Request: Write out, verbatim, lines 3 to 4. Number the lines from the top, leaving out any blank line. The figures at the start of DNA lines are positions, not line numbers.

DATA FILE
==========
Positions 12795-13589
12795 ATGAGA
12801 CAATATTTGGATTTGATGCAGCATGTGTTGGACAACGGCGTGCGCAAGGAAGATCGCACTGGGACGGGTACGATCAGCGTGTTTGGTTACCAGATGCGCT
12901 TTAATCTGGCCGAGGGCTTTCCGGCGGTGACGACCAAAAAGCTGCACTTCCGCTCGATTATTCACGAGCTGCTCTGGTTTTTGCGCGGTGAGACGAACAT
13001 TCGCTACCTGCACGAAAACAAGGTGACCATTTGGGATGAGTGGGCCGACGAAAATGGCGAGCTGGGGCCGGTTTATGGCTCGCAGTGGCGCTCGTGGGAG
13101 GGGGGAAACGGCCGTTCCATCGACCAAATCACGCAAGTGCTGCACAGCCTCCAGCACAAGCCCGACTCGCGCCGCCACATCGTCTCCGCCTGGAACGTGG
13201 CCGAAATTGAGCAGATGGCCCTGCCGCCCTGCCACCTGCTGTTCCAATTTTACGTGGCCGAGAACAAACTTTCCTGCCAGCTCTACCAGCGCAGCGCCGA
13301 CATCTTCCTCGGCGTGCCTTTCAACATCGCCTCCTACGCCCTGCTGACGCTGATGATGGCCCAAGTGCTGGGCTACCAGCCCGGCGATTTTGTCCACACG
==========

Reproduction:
12801 CAATATTTGGATTTGATGCAGCATGTGTTGGACAACGGCGTGCGCAAGGAAGATCGCACTGGGACGGGTACGATCAGCGTGTTTGGTTACCAGATGCGCT
12901 TTAATCTGGCCGAGGGCTTTCCGGCGGTGACGACCAAAAAGCTGCACTTCCGCTCGATTATTCACGAGCTGCTCTGGTTTTTGCGCGGTGAGACGAACAT